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ADVANCE Perspective: Nurses

Pretty in Pink

Published March 18, 2015 9:49 AM by Pam Tarapchak

Walking to an early morning breakfast event at the Association of periOperative Registered Nurses (AORN) conference, held March 7-11, I kept thinking of my friend, Lisa. Still recovering from a double mastectomy and reconstructive surgery during her fight with breast cancer, she would often attend shows with me in the past to cover events for our magazines. On March 9, I was attending the launch of the Medline Pink Glove Dance Video Competition. As I walked into the large gala room, it was flooded with pink lights and nearly 1,000 nurses were getting ready to kick off the competition. I sat down at a table with nurses from Boston, Kansas and Nebraska to eat my food, but we were soon all jumping to our feet as we began to honor breast cancer survivors through the joy of dancing.

The Medline Pink Glove Dance is the only campaign to unite nearly 200,000 healthcare professionals, patients, survivors and communities to share hope for a cure and honor those affected by the disease. Breast Cancer survivor and former “Dancing With the Stars” host Samantha Harris danced side-by-side with the nurses and shared her personal cancer journey.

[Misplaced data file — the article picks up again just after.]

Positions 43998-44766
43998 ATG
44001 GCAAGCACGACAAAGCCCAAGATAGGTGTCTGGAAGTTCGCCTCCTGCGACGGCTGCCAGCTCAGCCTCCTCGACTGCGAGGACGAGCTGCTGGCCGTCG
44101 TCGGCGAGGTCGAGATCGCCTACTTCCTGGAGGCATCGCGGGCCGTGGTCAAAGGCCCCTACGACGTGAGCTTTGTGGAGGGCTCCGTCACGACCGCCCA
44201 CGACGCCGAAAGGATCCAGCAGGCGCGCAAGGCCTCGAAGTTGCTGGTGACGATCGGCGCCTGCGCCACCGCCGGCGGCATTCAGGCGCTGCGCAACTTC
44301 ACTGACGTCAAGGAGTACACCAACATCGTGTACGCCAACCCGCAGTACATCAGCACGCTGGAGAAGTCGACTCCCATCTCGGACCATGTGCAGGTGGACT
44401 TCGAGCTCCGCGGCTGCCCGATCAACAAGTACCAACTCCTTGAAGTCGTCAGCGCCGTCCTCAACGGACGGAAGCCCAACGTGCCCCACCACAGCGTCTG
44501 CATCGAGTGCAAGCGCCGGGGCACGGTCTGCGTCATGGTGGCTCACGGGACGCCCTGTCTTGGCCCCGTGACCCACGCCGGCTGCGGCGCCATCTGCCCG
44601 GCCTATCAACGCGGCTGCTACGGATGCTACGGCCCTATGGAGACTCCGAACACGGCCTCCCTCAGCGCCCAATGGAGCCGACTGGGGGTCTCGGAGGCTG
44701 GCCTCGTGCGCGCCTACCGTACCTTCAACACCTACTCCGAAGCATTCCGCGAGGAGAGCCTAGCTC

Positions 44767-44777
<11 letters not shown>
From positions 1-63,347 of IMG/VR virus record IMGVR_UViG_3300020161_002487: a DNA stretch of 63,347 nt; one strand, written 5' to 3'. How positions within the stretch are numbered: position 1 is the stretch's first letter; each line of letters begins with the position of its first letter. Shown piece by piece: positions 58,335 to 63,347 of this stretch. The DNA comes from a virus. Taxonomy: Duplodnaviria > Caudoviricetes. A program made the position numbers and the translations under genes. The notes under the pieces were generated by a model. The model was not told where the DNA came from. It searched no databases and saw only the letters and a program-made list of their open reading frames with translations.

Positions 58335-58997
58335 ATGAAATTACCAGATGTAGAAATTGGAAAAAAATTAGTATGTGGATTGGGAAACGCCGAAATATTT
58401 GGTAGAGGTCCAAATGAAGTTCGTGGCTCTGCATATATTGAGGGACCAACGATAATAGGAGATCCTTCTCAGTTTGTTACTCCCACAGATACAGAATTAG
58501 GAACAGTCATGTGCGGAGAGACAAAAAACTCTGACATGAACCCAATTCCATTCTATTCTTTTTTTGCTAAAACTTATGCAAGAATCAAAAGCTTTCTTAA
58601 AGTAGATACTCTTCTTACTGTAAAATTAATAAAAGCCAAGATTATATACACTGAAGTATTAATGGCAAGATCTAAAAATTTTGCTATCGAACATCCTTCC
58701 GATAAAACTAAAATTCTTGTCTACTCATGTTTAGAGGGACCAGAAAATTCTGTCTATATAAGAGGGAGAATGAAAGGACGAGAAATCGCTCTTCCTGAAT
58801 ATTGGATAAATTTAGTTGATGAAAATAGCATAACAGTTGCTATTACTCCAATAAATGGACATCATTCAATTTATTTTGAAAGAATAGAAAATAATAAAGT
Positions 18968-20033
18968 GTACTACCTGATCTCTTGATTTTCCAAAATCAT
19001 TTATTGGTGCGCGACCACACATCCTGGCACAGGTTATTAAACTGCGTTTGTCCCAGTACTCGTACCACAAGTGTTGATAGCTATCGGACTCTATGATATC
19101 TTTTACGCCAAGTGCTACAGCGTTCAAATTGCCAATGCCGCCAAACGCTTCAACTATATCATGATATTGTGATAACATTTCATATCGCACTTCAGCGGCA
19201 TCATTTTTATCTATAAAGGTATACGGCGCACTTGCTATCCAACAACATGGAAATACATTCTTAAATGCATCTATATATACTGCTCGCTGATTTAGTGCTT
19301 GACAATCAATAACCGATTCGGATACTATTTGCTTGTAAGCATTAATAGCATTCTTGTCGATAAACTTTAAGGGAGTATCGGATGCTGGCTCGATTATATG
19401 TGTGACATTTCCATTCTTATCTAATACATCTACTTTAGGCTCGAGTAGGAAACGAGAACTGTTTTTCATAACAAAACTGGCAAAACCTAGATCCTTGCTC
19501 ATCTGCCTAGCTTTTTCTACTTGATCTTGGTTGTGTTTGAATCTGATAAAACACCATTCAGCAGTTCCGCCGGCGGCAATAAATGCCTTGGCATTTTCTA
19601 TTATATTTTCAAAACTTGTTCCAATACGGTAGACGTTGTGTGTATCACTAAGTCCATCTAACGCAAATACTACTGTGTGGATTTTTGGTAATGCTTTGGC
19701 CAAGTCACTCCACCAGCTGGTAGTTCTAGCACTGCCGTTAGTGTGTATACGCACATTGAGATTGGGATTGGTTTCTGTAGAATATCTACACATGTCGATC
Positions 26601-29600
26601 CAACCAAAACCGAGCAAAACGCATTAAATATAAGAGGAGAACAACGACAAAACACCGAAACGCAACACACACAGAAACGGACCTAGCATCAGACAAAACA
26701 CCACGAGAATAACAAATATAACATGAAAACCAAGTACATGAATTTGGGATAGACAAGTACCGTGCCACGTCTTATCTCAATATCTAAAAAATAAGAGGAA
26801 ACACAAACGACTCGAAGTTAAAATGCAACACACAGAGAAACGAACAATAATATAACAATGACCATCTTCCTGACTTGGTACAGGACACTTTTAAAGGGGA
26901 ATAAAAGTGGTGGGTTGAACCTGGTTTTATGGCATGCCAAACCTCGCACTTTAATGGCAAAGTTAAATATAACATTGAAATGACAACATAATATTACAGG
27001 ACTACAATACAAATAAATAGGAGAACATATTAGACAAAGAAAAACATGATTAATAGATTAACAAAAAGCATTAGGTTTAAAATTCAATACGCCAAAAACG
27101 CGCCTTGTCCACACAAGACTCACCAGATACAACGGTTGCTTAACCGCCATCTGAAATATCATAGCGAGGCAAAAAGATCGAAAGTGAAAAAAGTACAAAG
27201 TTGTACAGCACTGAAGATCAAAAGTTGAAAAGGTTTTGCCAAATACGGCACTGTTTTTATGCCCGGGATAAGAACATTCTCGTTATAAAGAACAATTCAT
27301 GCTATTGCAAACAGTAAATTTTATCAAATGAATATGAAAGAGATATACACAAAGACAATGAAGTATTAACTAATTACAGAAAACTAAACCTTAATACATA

“I knew I was in the right place when I walked into the Breast Center at St. John’s Hospital in Santa Monica, Calif. Nurses held my hand, listened to me and I never felt alone,” Harris said at the event. “Cancer had a chance to break me down but I was determined to fight back with strength and positivity.”

ADVANCE for Nurses will be highlighting the very first Pink Glove Dance video, as well as last year’s winner and other ones at to inspire you to challenge your colleagues to enter your dance moves. The competition is running in its fifth year and includes the U.S., Canada and Panama. To register, go to

According to the American Cancer Society, 1 out of 8 women in the U.S. will develop breast cancer in their lifetime. I’m thankful every day my friend, Lisa, is cancer free. With support from Medline, which has donated more than $1.6 million to the National Breast Cancer Foundation, more awareness of the disease will be able to be spread throughout the community to help those numbers finally reach zero.

posted by Pam Tarapchak


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